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Stethoscope pockets. pockets for notes. That outfit you hang your watch on. That watch you got as a gift from your dad or girlfriend or simply bought for yourself the day you got your degree.
This outfit has phone pockets.
The phone that rings almost nonstop. The one who wants you to be in all places at the same time. The person who tells you that someone somewhere needs more help than the patient you are examining or caring for now.
You tie your shoes every morning, evening, or day to walk kilometer after kilometer. mile after mile.
Not in the mountains as many of us do now. Not the streets of Rome or the beach parade in Nice. Not in the shopping center in Marbella or in the Louvre in Paris.
But in the corridors.
Corridors between many rooms. Rooms where people who knew the truth of life and brutality lie. The room in which the child lies with a broken arm or leg. Cracked after jumping on a trampoline on a late summer evening, or falling off a bike on the biggest adventure of the holiday, on a slalom racetrack in the thick of a thicket. The room where the mother was just told that the tumor in her chest was cancer.
The room where the family says their last goodbye. Farewell to a father who was suddenly transferred in a traffic accident. The room where the alarm goes off after a man in his fifties developed chest pains and heavy breathing, now in cardiac arrest. A room where a 78-year-old grandmother receives help nursing a wound that won’t heal, or a grandfather gets pain relief in a hip he’s just had.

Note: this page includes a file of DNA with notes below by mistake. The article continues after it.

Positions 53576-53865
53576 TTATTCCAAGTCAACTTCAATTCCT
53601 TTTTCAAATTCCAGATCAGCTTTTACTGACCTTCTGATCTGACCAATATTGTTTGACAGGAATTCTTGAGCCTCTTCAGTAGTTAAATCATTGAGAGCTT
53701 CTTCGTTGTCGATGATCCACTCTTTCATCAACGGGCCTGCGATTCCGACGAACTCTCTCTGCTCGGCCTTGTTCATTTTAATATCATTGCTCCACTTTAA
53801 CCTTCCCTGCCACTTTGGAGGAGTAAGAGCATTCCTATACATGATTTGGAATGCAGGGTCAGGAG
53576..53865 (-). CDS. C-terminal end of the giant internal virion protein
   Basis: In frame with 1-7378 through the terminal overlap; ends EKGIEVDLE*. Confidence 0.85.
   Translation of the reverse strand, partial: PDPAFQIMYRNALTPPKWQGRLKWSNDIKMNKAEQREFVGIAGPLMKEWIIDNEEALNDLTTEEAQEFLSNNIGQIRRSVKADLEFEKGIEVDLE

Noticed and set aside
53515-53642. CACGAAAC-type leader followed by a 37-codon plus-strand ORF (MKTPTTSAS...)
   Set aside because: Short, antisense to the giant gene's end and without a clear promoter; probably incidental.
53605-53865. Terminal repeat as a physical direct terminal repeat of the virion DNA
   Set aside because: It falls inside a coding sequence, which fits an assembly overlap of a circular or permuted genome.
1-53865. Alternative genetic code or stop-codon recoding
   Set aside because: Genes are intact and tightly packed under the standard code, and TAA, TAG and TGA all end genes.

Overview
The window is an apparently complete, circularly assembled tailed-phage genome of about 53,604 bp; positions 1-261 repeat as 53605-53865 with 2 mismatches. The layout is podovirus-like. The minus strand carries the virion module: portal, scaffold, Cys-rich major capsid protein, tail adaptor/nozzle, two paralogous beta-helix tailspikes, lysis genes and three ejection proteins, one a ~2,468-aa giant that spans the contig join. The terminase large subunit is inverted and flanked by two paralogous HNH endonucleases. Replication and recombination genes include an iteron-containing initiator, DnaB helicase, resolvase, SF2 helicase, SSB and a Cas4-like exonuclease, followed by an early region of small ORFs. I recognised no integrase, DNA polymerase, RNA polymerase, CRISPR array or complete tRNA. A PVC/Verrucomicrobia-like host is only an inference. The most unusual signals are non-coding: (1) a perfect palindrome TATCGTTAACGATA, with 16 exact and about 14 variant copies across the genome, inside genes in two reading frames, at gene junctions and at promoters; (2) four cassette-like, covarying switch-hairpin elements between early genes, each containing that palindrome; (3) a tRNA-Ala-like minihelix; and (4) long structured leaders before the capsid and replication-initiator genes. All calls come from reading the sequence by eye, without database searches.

Thousands of rooms in Norway’s many hospitals are ready for people who understand that life never takes a summer vacation.
The child who feels the doctor’s hand on his shoulder, telling you that the broken arm will unfortunately need to be operated on, but it will be fine in the end. A doctor who has a child of the same age. Who also loves to jump on a trampoline on late summer evenings.
A teen feels a stroke from an anesthesiologist in her upper arm while she sleeps, so surgeons can thread her shin bone together like smoke on a zig zag hill.
The mother who carefully and sympathetically gets a Kleenex in her hand from a doctor who solemnly tells her in her voice that she has breast cancer.
The family, in the room where the lights are on, and the father is ready with careful and respectful hands.
The hands that hug their children are so tight when they come home because they know how unpredictable life can be.
The man in his fifties who feels life is slipping by, but is saved by a team of trained people with one focus; To make this heart beat again.
Grandma who hears the soothing voice of the assistant nurse who expertly cleans and cares for a wound that never heals.
The old man who is given a cup of water in one hand and a cup of painkillers in the other. Painkillers from the nurse looking at the watch she got from her mom and dad. The nurse who knows he will have to get another dose in 4 hours.
So for those of you who don’t take a summer vacation:
A million times thank you very much!
I know it costs, and I know how hard days can be. I get it. I have seen him.
I have tested it.
Just know that every pat on the arm, every delicate look, the bed that’s made, the floor being washed and the safe hand on the shoulder, are noticed.
You will notice.
I hope that you and your costume, with his many pockets, walk mile after mile between all the rooms, while the rest of us wander carelessly, unaware of where and when we will need your hand, also find time to sit in the wall of the sun.
you deserve it.
Good watch, happy summer!
For eight weeks, I, Silje Løkeng, have been given the honorable task of writing a column for you, the wonderful readers of Laagendalsposten. On a daily basis, I work as a Wellbeing Officer at TechnipFMC. I look forward to sharing more about myself and writing about topics that are relevant and important in my journey through life and hopefully inspire and motivate you as a reader.
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“Explorer. Unapologetic entrepreneur. Alcohol fanatic. Certified writer. Wannabe tv evangelist. Twitter fanatic. Student. Web scholar. Travel buff.”